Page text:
Are there any warmer words than those? I think not.
This afternoon I had the privilege of attending a funeral service for my Aunt Glenda. In truth she's my hunky husband's aunt, not mine. When you've been married as long as we have though, the term (and the concept of) "in-law" is blurred to say the least, and actually mostly absent. Glenda was my aunt for thirty four years. When we were a newly married couple, Glenda and Gleason (Gleeshun, as pronounced by family) were younger than I am now. They were handsome people. They had two gorgeous girls around the same age as hunky hubby and before long we discovered, as we have all our married life, a connection between his family and mine. Glenda and Gleason's girls were school friends of my own first cousins. Glenda would say, "Oh Low-urd, those boys were at my house all'a time. I doan even know how minny times I fed those young-uns."
Today when I walked into the funeral home parlor an uncle pointed and exclaimed, "Hey. You're a Culpepper!" It made me smile and it quickened my step and my heart until I was under Uncle James' arm wing, my head resting on his chest. Uncle James is Gleason's brother. He is also my late father-in-law's brother. When I'm near James I feel like my father-in-law is close-by. They are so very similar in word and appearance, and at times like these I could just kick myself for not making visiting him a regular part of my life. I tell myself I'll do better.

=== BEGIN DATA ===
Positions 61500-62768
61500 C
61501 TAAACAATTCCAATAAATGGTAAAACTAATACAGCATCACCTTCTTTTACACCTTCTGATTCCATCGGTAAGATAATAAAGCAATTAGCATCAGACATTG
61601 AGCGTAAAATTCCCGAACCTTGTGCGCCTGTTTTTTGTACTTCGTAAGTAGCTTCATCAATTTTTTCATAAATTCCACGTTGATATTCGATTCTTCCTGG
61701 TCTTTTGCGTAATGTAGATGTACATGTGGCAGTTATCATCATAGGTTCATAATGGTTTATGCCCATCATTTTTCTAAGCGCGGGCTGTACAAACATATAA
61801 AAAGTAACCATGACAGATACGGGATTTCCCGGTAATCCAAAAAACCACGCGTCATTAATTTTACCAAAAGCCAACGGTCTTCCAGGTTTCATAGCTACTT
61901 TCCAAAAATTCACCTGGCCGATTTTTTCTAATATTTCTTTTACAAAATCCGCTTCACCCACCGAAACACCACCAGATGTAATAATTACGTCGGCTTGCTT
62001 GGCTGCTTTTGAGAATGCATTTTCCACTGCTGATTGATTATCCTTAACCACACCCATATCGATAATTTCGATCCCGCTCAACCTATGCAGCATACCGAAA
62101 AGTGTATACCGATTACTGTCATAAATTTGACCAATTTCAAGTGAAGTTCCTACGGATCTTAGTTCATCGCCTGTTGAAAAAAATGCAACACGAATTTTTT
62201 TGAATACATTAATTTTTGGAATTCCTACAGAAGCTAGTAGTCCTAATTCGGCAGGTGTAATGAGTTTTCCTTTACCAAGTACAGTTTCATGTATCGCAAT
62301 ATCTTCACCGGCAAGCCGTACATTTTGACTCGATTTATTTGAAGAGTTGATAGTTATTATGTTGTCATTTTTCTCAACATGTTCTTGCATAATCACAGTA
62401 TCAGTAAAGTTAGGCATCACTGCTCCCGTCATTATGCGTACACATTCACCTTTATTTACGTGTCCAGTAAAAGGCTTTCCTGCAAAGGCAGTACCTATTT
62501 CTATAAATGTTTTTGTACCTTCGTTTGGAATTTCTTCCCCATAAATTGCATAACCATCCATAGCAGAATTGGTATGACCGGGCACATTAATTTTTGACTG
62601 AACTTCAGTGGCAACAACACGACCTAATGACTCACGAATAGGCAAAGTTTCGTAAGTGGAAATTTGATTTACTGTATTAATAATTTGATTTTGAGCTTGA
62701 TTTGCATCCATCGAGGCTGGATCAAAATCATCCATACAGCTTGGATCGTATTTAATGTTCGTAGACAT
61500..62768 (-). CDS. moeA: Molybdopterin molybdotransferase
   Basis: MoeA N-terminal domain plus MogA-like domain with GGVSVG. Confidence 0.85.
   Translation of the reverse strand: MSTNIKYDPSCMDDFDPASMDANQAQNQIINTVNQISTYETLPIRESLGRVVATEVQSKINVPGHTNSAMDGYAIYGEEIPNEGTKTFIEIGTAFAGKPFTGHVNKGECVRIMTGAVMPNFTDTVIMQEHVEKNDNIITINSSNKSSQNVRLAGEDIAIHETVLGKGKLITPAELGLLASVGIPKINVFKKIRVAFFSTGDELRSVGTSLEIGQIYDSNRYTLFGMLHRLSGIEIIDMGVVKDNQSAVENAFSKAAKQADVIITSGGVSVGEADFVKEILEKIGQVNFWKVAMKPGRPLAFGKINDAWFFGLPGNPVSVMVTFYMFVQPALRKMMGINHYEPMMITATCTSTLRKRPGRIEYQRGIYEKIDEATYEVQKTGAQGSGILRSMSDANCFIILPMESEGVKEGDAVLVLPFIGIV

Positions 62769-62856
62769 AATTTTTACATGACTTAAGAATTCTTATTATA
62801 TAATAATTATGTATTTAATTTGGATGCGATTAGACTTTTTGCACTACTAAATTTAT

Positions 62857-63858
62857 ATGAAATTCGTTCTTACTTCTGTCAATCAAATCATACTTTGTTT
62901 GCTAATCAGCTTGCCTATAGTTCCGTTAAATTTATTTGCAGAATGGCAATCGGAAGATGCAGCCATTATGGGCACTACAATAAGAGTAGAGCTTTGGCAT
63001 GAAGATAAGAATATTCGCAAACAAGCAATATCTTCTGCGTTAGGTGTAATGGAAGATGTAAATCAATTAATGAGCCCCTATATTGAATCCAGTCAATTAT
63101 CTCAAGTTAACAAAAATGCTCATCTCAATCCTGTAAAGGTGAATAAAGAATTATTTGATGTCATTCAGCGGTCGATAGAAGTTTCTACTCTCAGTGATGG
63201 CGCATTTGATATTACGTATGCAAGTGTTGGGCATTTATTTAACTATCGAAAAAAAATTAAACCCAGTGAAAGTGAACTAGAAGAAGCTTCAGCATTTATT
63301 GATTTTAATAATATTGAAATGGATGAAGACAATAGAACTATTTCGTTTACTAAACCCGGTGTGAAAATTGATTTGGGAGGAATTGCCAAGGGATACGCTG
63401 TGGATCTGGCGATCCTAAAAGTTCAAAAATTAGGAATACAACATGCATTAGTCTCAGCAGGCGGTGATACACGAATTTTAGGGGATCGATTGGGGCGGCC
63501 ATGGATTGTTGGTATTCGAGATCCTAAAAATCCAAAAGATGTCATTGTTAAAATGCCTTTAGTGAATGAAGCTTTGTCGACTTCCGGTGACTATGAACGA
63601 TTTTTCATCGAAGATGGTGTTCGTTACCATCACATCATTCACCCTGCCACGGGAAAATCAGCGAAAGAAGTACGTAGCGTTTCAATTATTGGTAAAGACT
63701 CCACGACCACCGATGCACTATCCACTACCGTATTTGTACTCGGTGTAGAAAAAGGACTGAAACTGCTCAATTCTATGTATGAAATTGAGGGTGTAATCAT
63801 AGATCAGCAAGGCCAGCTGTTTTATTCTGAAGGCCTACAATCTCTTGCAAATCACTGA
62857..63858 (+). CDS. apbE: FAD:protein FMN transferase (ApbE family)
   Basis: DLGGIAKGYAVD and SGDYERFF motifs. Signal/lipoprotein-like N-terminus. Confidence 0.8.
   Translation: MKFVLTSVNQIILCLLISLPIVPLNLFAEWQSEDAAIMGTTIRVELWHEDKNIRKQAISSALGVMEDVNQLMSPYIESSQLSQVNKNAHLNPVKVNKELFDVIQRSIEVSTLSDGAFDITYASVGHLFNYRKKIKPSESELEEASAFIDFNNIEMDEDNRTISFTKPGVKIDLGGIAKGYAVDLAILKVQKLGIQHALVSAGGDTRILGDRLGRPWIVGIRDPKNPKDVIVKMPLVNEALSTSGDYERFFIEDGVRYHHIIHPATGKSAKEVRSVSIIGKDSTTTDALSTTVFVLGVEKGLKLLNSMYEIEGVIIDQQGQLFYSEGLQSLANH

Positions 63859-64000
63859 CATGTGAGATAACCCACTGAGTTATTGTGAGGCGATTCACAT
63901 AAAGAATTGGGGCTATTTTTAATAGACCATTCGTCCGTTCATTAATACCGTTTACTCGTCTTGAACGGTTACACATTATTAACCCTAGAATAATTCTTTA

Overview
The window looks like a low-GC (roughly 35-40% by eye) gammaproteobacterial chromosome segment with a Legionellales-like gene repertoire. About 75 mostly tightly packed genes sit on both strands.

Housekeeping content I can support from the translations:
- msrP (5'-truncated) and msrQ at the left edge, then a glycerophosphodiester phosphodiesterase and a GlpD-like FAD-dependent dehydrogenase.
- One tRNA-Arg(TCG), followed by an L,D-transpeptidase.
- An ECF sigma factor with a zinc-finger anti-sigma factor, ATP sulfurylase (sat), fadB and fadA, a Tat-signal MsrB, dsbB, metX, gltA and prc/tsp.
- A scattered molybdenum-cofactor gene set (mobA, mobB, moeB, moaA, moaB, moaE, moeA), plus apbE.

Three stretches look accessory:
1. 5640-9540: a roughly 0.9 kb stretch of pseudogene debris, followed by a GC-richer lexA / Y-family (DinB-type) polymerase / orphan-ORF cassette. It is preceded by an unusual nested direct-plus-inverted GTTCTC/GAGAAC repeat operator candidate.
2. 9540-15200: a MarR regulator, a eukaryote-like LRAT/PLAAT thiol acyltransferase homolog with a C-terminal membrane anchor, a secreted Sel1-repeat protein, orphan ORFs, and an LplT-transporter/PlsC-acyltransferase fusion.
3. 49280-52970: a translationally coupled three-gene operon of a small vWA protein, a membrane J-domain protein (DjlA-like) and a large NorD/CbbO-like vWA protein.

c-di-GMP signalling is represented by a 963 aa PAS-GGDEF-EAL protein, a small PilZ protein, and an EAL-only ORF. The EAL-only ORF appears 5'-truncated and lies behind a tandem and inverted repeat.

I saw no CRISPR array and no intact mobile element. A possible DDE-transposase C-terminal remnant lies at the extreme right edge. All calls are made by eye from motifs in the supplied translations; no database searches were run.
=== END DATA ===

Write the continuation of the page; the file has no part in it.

Throughout the decades of family gatherings I always loved talking with Glenda because she was, like myself, an outsider - an in-law. She looked at me with understanding eyes and a knowing glance. She asked me questions and talked to me about things that made me comfortable. Looking back, I'm not quite sure how she knew to do that.
We saw them infrequently, and as the years passed the family get togethers became less and less frequent. Even so when we did gather I could always count on looking around and finding her there with a wide smile on her face and a twinkle in her eye that said "Come over here, baby. Come talk to me."
I hope, as I recognize the relationship between our ages, Glenda and me, and the current perspective of individuals in our family as it appears when we gather, that I can can take her sweet thoughts and words and use them to make our young generation more comfortable. . . . just like she did for me.
In the end, it is a privilege to attend a funeral service. To be one of the chosen ones to send someone off to Heaven with shared prayers? It's a gift. I'm thankful for that gift today.